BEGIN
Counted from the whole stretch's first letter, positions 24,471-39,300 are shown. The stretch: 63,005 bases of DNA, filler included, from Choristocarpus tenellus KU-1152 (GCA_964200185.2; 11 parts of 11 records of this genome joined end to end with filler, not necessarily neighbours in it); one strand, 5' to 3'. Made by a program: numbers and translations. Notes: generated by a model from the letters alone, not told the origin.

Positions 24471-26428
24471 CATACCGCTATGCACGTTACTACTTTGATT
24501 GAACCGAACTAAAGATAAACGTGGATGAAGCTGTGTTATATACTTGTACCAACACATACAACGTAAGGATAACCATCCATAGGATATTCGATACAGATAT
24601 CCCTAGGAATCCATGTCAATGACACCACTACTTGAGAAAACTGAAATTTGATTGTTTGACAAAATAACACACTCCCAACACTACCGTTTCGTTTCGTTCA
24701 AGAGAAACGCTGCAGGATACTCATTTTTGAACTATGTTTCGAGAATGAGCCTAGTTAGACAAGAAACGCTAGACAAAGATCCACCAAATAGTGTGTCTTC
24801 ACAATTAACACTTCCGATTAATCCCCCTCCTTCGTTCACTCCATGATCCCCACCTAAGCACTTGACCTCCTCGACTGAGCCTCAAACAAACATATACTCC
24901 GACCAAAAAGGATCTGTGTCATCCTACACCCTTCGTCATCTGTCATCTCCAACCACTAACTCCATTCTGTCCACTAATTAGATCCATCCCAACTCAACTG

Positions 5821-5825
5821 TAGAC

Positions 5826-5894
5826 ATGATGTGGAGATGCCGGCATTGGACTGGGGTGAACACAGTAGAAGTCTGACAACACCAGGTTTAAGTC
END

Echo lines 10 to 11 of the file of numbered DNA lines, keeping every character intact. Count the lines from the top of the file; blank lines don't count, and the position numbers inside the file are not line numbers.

5821 TAGAC

Positions 5826-5894